Judge Bowskill made no award for past loss of income or future loss of earning capacity on the basis that section 55 of the Civil Liability Act 2003 was not met and the failure by the plaintiff on the evidence that a financial loss would be suffered because of the injuries:
 Under s 55(2) of the Civil Liability Act 2003, the court may only award damages if it is satisfied that the person has suffered or will suffer loss having regard to the person’s age, work history, actual loss of earnings, any permanent impairment and any other relevant matters. This involves consideration of whether the plaintiff has demonstrated, on the balance of probability, that their earning capacity has been diminished by reason of the accident-caused injury(ies) and, if so, whether that diminution in earning capacity is or may be productive of financial loss. It is in considering the “may be” in this second question that the principles in Malec v JC Hutton Pty Ltd  HCA 20; (1990) 169 CLR 638 arise, in terms of the assessment of both past and future hypothetical events.
 For the reasons already outlined, I am not persuaded on the evidence that the prospect of undertaking a nursing course in Australia was anything other than remote. I am also not persuaded that Ms Kim would have worked during her second English course. She did not work during the first one, because, as she said, she wanted to concentrate on her studies. It seems more probable than not that she would have done the same during the second English course. She had not worked during the 12 months prior to the accident. She did not look for a job for 12 months after she returned to Korea, upon completion of the second English course, and as I have said, that was not said to be attributable to any injury.
 The real issue of concern in this case is the absence of probative evidence to establish that the plaintiff has suffered a loss of earning capacity as a result of her accident-caused injuries, let alone that any such loss has been productive of financial loss.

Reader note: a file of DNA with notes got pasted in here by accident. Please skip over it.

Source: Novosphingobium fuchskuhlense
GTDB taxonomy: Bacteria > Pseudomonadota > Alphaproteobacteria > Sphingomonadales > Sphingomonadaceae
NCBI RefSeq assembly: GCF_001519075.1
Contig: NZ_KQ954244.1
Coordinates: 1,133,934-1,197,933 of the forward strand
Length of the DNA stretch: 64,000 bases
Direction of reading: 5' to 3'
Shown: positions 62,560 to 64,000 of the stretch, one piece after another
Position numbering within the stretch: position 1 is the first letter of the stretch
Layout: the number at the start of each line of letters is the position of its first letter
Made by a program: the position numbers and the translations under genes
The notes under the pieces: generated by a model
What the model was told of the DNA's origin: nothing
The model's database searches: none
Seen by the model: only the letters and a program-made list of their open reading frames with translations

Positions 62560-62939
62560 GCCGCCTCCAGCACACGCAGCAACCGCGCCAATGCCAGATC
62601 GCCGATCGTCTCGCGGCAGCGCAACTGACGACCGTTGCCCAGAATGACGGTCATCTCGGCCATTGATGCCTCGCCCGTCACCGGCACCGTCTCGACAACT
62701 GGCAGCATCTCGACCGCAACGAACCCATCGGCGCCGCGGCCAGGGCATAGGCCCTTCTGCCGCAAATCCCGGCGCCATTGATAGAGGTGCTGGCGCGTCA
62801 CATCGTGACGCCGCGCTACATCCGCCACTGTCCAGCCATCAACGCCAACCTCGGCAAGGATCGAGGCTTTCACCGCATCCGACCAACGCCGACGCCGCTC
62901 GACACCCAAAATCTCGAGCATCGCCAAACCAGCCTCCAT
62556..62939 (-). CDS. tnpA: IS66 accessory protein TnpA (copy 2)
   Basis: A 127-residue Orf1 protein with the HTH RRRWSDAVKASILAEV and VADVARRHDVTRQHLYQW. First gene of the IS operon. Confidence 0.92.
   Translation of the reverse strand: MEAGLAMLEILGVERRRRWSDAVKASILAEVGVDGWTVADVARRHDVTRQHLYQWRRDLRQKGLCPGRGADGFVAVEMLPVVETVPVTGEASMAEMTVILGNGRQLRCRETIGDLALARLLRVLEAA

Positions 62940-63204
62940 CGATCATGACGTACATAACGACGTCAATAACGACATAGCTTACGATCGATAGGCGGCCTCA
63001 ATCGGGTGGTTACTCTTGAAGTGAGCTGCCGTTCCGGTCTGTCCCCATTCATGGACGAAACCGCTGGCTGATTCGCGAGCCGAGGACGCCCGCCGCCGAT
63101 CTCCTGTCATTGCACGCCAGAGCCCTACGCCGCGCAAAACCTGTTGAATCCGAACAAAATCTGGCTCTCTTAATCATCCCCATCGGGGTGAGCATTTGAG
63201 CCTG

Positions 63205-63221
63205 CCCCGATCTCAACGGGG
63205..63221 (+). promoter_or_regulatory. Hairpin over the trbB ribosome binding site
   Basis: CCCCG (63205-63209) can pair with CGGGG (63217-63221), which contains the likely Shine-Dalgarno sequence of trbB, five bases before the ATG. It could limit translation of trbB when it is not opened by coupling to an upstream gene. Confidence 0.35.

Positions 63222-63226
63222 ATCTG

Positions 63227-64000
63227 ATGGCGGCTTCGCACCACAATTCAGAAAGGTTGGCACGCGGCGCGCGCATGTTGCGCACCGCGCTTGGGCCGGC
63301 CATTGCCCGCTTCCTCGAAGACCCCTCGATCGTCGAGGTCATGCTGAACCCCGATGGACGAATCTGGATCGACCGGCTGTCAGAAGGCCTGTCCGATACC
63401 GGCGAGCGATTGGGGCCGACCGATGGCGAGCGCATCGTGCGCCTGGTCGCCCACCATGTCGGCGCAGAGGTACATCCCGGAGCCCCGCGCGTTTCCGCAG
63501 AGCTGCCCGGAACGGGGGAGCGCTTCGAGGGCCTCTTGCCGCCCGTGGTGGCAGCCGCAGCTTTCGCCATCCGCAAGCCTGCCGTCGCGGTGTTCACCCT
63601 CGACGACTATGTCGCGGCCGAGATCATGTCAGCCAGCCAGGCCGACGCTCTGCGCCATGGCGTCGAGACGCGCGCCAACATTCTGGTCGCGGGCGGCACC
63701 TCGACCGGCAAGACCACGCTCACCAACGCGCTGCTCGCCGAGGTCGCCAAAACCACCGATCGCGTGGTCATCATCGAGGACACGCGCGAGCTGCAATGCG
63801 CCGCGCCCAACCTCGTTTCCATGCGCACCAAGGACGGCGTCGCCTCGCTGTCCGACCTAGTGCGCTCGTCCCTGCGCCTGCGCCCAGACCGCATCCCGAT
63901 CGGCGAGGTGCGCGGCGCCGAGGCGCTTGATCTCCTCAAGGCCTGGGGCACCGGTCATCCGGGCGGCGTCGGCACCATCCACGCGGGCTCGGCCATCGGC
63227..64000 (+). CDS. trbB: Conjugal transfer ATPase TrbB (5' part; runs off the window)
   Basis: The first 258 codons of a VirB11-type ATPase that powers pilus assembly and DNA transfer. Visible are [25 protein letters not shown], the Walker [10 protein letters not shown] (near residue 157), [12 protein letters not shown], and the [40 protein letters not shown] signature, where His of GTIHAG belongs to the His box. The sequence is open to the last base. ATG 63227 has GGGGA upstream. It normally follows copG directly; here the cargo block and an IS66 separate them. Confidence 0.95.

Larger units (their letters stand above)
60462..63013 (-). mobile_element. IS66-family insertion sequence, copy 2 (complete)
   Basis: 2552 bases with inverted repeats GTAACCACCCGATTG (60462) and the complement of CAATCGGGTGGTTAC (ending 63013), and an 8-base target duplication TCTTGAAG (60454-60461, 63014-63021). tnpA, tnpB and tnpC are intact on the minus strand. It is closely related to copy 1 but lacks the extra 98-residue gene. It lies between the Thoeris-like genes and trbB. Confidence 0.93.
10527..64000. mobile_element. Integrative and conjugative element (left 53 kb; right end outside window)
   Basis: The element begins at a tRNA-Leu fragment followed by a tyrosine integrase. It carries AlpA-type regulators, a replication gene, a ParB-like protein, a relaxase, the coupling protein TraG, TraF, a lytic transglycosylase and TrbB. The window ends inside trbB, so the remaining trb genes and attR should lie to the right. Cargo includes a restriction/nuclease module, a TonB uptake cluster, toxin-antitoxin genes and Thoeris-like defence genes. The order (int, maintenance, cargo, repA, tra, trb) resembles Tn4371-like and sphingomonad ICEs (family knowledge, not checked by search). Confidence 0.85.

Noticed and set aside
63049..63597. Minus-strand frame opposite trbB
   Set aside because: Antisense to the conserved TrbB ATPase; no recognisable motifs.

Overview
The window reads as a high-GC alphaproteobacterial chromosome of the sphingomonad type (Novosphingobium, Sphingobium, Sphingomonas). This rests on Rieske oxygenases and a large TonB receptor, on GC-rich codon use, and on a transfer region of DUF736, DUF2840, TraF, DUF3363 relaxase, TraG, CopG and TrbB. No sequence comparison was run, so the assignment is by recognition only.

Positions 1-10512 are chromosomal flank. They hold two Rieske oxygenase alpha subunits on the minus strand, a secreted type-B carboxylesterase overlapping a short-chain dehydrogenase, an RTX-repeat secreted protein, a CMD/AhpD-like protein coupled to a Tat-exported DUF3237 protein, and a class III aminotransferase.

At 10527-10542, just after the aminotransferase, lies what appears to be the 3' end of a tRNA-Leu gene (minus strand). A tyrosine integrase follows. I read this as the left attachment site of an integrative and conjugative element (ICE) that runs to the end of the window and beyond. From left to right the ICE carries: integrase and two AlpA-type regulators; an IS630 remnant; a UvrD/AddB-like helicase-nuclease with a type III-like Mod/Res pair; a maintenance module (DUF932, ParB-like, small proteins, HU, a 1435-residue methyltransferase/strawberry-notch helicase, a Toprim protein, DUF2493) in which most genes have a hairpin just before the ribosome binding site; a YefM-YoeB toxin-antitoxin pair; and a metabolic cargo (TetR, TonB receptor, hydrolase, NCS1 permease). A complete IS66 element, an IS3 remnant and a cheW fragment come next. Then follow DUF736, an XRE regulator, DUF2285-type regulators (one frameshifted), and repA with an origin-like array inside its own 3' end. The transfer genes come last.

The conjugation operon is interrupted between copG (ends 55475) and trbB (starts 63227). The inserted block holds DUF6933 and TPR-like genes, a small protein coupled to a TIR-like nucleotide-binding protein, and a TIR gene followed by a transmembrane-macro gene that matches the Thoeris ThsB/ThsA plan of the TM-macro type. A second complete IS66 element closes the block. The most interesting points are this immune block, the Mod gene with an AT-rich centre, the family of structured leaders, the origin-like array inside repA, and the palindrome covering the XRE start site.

Ms Kim bears the onus of proving her case. I have to be able to reach a degree of actual persuasion, on the basis of evidence that is before the court, in order to be satisfied that Ms Kim has suffered a loss of earning capacity. I am unable to do that on the basis of Ms Kim’s evidence alone, unsupported as that is by any other, independent evidence in support of the various assumptions which are said to underpin this claim. In so far as her time in Australia after the accident is concerned, the bare assertion, in the face of all the other evidence, that “due to the accident I was not in a situation to work” does not provide a sufficient basis for me to be satisfied, as required by s 55(2). Nor am I so satisfied that she has suffered any such loss, in relation to the period after her return to Korea, when she did not look for work in the first 12 months, and that was not said to be attributable to her physical state. In so far as the period since February 2017, the evidence before me does not establish the availability of additional work in Ms Kim’s current role; the ability, in terms of qualification, for Ms Kim to do that work, even if it was available; or the amount of money that may have been earned. Nor am I persuaded, in any event, of her physical inability to work additional hours, should she choose to do this. In so far as the calculation of the claim is put on the basis of a comparison between what Ms Kim earned in Australia, when here on a working visa, and what she earns now, for the reasons already articulated, I am not persuaded by that argument.
 To be clear, my conclusion is based on a determination that the plaintiff has not discharged the onus of proving that she has suffered a loss of earning capacity, and I am not satisfied that there is any real prospect that, in any event, she would have earned more money (or, put the other way, that she has suffered a loss of earnings). Accordingly, I make no award for any past loss of earnings.
 My ultimate conclusion is the same in terms of the claim for future loss of earnings.
 Without explanation, or evidentiary support, in terms of the assumptions or methodology involved, it is submitted for Ms Kim that an award for future economic loss would appropriately be quantified in the sum of $100,000. That is simply insufficient.
 Ms Kim has not discharged the onus of establishing that her earning capacity has been diminished as a result of her accident-caused injuries. The principles in Malec do not, in those circumstances, come into play.
 I am not satisfied, for the purposes of s 55(2) that Ms Kim will suffer loss of earnings as a result of the injuries she sustained in the accident.
David Cormack – Brisbane Barrister & Mediator